On 29 July 1952 Commander MSTS wrote to CNO that the Department of the Navy Program Objectives for FY 1953 contained provision for the conversion by MSTS of two cargo ships for use as heavy lifts. This requirement grew out of American experience early in the Korean War, in which few Korean ports had adequate facilities to unload oversized cargoes, particularly railroad locomotives. To meet its responsibilities in this regard MSTS had to rely solely on foreign flag ships as no suitable shipping was available under US registry, which Commander MSTS described as a highly undesirable situation. He noted that military requirements for the movement of tanks, locomotives, and construction vehicles had been considerable during the previous two years and were expected to continue indefinitely. Following discussions with MARAD, he had decided that the conversion of new MARINER class ships for this purpose was not feasible, and instead he proposed to convert USNS PVT LEONARD C BROSTROM (T-AK 255) for heavy lift service. For the second ship he recommended that the Navy acquire the C4-S-B5 cargo ship MARINE FIDDLER (see AK 267) from MARAD. The C4 type ship was selected because its dimensions permitted the enlargement of cargo holds without the loss of required stability and hull strength while their machinery aft feature simplified the rigging arrangement by permitting the use of one centrally located mast and machinery compartment for the heavy lift booms. The technical unit of MSTS developed and prepared the contract plans and specifications for the conversions, and the work was awarded to the Bethlehem Steel Co. in September 1953.

PVT LEONARD C BROSTROM was converted to a heavy lift ship by Bethlehem's Brooklyn 56th St. yard while MARINE FIDDLER was converted at Bethlehem's Hoboken, N.J. yard. Each ship received a heavy structure amidships with two 150-ton booms designed and fabricated by Bethlehem, mostly by the 56th St. yard but with assistance from Hoboken, the 27th St. yard, Staten Island, Corsicana (Texas), and Bethlehem's wire rope division. BROSTROM also retained two 25-ton, eight 10-ton,and four 5-ton booms. The arrangement of both ships was completely changed between the forecastle and poop bulkheads, the ten cargo spaces in BROSTROM and sixteen in MARINE FIDDLER being replaced by four new cargo areas making up the new No. 3 and 4 holds. The 16-foot heavy lift machinery compartment was placed between these two holds. Hatches were increased in size from 36 by 20 feet to 75 by 35 feet and the two new holds measured 100 by 71 feet. The deck structure was reinforced to permit loading 120-ton locomotives internally, on the upper deck, and on the Nos. 3 and 4 hatch covers. As converted each ship could handle from 30 to 60 railroad locomotives up to 120 tons in weight and up to 58 feet in length.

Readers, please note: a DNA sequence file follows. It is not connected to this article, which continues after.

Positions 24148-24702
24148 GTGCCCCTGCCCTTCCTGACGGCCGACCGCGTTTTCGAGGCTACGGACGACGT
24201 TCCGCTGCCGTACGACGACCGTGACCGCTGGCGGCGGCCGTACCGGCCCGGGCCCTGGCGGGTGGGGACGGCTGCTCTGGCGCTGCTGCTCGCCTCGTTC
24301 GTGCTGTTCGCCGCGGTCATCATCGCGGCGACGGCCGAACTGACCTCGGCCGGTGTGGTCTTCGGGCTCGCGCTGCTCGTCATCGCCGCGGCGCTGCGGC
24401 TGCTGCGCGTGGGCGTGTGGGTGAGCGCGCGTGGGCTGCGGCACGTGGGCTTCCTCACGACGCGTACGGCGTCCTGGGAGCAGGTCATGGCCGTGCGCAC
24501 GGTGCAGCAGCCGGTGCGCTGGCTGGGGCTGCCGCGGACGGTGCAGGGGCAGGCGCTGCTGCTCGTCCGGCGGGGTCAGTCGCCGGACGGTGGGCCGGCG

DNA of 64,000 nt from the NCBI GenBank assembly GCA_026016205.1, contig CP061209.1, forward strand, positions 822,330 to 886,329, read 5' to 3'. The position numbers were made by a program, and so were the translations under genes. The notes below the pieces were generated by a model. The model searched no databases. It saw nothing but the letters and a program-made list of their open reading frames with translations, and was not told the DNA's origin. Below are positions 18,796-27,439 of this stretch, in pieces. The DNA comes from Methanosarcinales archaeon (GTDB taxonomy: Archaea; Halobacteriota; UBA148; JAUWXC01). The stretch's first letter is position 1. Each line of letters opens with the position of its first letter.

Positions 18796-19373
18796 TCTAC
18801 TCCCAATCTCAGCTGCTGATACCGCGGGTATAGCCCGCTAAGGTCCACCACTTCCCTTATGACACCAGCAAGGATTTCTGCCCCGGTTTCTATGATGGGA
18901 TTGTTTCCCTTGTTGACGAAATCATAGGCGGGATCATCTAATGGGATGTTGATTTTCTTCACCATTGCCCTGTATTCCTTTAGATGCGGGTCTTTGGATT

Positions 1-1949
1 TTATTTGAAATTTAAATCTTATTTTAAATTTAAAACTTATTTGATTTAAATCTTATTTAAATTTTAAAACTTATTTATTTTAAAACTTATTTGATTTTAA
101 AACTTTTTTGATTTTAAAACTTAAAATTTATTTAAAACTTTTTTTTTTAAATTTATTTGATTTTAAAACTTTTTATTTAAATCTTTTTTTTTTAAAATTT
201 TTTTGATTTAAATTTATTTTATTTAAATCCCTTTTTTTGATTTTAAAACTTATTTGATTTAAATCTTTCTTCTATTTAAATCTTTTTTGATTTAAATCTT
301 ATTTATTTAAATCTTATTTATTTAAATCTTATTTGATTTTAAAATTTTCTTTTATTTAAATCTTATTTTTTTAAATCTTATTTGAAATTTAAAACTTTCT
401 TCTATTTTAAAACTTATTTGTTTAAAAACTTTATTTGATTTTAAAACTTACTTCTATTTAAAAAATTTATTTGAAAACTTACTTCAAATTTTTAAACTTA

PVT LEONARD C BROSTROM was delivered following conversion in late March 1954. During the 1960s and 1970s she carried such diverse cargoes as chemical weapons to Okinawa for Project Red Hat in 1963-64, a 101 long ton turbo-electric power plant, several 85 long ton diesel-electric locomotives, a 116 long ton turbine-generator car, and a 110 long ton IMODCO tanker mooring buoy from Yokohama to Taiwan. In July 1963 she was photographed (NHHC MSC collection) at NSO Seattle with a deck load of small combatants including PGM 61 and 63 on top of No. 3 hold and PGM 62 and PT 812 on top of No. 4 hold, the PGMs bound to Vietnam and the PT to South Korea. Outlasting MARINE FIDDLER in service by seven years (through no fault of the latter), BROSTROM was nominated by MSC on 7 Apr 1980 for retirement due to age and deteriorated material condition.

Ship Notes:
255PVT LEONARD C BROSTROM735Ex merc. MARINE EAGLE, completed 18 Sep 1943. Operated by American-Hawaiian SS Co. during WWII. To Olympia reserve fleet 29 Oct 1946. To Army 27 Mar 1948 and renamed. To Olympia reserve fleet 27 Jan 1950. To MSTS custody 3 Aug 1950. To MA custody 29 May 1980. Sold for scrapping under the MA Ship Exchange Program. To buyer 25 Oct 1982. (No strike found, she was still in the 1 April 1982 Naval Vessel Register but was shown in a later NVR as BU in October 1982.)

Page Notes:
Compiled: 7 Aug 2021
© Stephen S. Roberts, 2021
Special sources: Naval Institute Proceedings, June 1954, Professional Notes, note on heavy lift ships